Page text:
Traits to Change
Cycles of Personal Growth
“I’m working on myself,” is a common phrase people say when they want to start improving something about their physical appearance, their emotional state, or their daily activity. The personal goals we make for ourselves change over time, and we all personally go through phases of decline, plateau, and growth (sound familiar?). Like the Life Cycles of a Church, our goals also have life cycles.
Last year, I made it my goal to lose some weight. I started a diet at the beginning of the year and had some great success with it for about two months! Then, I started getting busy…very busy. I lost the energy and motivation to continue because the progress I had made was adequate. So, I started reintroducing foods/drinks that I had previously been abstaining from. By the end of the year I was facing some depression and lost some motivation to continue, and even gained some of that weight back. The last phase is when we recognize that we need to “jump back on it,” and the cycle starts over.
In ministry, church leaders ought to be looking for ways they can improve their leadership. In another podcast we learned about some traits of a godly leader. Our life navigates us through learning, growing, and improving. This is not only our desire, but it is God’s desire through the Holy Spirit at work in us. The Holy Spirit has been given to us as a gift, to lead and guide us, to convict us of sin, and to give us boldness to be a witness for Christ. It is through the Holy Spirit that God wants to sanctify us.
Sanctification – In Every Christian Life
The word “Sanctification” is related to our growth in conformity of Christ. God uses people, places, and the Holy Spirit to move us towards being set apart or holy. The Bible says, “Consecrate yourselves, therefore, and be holy; for I am the LORD your God. Keep my statutes, and do them; I am the LORD who sanctifies you” (Leviticus 20:7-8).
In the book How Does Sanctification Work? David Powilson says this: “The Christian Life typically lurches forward rather than marching uniformly in a straight line.” We were meant to grow. No matter what your goals are for self-improvement, we all need to recognize that change is coming – and we should be prepared for it. God’s sanctification will guarantee us that change will either happen with our willingness or without it.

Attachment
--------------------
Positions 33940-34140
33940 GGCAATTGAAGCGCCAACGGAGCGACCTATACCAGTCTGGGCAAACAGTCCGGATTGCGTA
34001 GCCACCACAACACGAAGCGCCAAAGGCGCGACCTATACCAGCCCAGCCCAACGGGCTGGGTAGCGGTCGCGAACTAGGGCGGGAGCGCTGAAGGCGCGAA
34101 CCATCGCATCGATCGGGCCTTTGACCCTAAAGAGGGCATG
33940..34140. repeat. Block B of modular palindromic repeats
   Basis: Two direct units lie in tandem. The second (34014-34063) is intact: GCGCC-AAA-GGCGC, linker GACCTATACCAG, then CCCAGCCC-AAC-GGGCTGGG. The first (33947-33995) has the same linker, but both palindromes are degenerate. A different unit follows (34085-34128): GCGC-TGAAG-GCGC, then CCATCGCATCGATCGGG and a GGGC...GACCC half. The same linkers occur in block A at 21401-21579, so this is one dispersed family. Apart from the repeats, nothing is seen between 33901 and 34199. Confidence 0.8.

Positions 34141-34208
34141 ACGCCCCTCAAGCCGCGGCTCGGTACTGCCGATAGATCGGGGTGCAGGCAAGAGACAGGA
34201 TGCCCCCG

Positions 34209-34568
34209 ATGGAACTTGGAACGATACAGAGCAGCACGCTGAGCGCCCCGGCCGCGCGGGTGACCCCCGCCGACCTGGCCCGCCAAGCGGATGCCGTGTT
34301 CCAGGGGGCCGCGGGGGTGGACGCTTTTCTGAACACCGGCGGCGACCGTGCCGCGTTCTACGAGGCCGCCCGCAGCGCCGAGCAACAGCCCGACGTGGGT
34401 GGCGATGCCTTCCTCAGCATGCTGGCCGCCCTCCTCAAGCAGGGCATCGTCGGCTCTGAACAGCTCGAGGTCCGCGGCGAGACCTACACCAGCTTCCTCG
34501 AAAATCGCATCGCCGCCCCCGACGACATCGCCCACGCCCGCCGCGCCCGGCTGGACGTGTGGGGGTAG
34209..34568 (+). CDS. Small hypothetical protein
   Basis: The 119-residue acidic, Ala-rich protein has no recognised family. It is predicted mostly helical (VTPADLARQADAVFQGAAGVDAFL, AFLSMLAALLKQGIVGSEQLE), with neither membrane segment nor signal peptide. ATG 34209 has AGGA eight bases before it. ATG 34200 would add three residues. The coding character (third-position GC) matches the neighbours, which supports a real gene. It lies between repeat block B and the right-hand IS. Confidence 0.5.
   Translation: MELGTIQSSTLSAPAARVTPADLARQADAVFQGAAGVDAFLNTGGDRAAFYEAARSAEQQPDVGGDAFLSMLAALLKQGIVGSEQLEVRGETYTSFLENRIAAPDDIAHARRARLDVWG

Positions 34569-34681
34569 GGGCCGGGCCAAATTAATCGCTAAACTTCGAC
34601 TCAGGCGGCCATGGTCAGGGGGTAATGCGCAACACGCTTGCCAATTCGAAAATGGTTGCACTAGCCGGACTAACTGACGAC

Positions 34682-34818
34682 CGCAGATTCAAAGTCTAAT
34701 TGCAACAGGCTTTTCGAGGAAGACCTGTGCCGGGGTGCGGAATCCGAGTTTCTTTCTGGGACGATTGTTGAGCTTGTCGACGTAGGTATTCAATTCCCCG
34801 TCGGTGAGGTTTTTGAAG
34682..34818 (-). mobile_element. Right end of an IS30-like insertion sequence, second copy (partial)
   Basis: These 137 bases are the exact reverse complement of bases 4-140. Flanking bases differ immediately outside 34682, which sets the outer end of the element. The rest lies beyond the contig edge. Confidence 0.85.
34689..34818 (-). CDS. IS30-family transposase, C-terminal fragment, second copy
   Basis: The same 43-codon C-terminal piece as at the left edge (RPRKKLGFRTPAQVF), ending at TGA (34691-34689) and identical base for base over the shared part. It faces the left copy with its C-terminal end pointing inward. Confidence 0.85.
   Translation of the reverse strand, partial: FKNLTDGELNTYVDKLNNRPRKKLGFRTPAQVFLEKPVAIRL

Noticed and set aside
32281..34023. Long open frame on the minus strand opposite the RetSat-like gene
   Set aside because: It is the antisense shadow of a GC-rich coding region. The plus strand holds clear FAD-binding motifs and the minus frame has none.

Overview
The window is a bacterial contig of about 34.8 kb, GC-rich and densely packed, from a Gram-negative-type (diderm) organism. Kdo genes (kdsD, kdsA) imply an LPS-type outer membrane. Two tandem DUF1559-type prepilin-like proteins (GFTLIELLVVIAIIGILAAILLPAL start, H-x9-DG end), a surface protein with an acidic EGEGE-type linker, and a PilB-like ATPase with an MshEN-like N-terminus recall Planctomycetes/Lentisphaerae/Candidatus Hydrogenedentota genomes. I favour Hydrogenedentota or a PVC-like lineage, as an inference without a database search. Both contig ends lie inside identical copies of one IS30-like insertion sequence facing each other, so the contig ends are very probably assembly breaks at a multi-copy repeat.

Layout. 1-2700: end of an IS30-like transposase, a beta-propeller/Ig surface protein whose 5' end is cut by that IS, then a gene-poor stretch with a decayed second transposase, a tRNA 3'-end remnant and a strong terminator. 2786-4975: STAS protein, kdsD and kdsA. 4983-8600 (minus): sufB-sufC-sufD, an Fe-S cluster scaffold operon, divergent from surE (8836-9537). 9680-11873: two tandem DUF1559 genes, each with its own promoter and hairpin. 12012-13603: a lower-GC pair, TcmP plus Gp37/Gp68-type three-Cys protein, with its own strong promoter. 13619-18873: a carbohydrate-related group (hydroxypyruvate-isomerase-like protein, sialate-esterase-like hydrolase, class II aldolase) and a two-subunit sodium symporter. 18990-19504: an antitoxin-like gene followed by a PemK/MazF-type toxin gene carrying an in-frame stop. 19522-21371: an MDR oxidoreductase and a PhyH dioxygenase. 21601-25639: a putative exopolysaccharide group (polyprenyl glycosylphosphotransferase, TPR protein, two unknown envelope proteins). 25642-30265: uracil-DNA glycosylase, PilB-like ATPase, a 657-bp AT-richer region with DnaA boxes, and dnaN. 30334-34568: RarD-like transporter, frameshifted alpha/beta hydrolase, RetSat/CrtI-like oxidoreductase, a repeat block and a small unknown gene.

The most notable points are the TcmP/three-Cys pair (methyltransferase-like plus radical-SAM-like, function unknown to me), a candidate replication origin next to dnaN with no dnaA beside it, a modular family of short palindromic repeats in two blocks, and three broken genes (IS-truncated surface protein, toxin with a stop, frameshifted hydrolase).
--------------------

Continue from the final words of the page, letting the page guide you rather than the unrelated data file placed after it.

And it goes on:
I cannot tell you how many times in my life that I have suffered through a situation and questioned God, only to look back years later and realize how it produced a Godly trait in me.We are fortunate to know that we can learn from men and women in the Bible who sought some of the traits we will talk about in this blog. Speaking of biblical examples, Powilson also says, “I am convinced that our understanding of the process of the Christian life is greatly enriched by considering multiple mundane examples, both in Scripture and in our lives.”
Case Study: Paul’s Maturation
One of the ways we see this is in the life of Paul. Paul was not a perfect man. When Christ encountered him on the road to Damascus, it changed his life forever. But there was still some “renewing of the mind” that had to take place. When we meet him in Acts, he had been changed by Christ and started pursuing the apostolic call on his life. However, clearly Paul struggled with sin.
In 1 Timothy 1:15, Paul said, “This is a trustworthy saying, and everyone should accept it: ‘Christ Jesus came into the world to save sinners’—and I am the worst of them all.” He also explained his wrestle with his fleshly desires vs. the desire he had to serve God (Romans 7:13-25). But we also see his growth and maturation in his writing. Paul seemed to much more gracious and calm in the progression of his letters to the churches.
Galatians was likely Paul’s first epistle. And you can clearly tell the difference between his first epistle and his last epistle. See if you can tell the difference:
1:6 I am astonished that you are so quickly deserting him who called you in the grace of Christ and are turning to a different gospel— 7 not that there is another one, but there are some who trouble you and want to distort the gospel of Christ. 8 But even if we or an angel from heaven should preach to you a gospel contrary to the one we preached to you, let him be accursed. 9 As we have said before, so now I say again: If anyone is preaching to you a gospel contrary to the one you received, let him be accursed.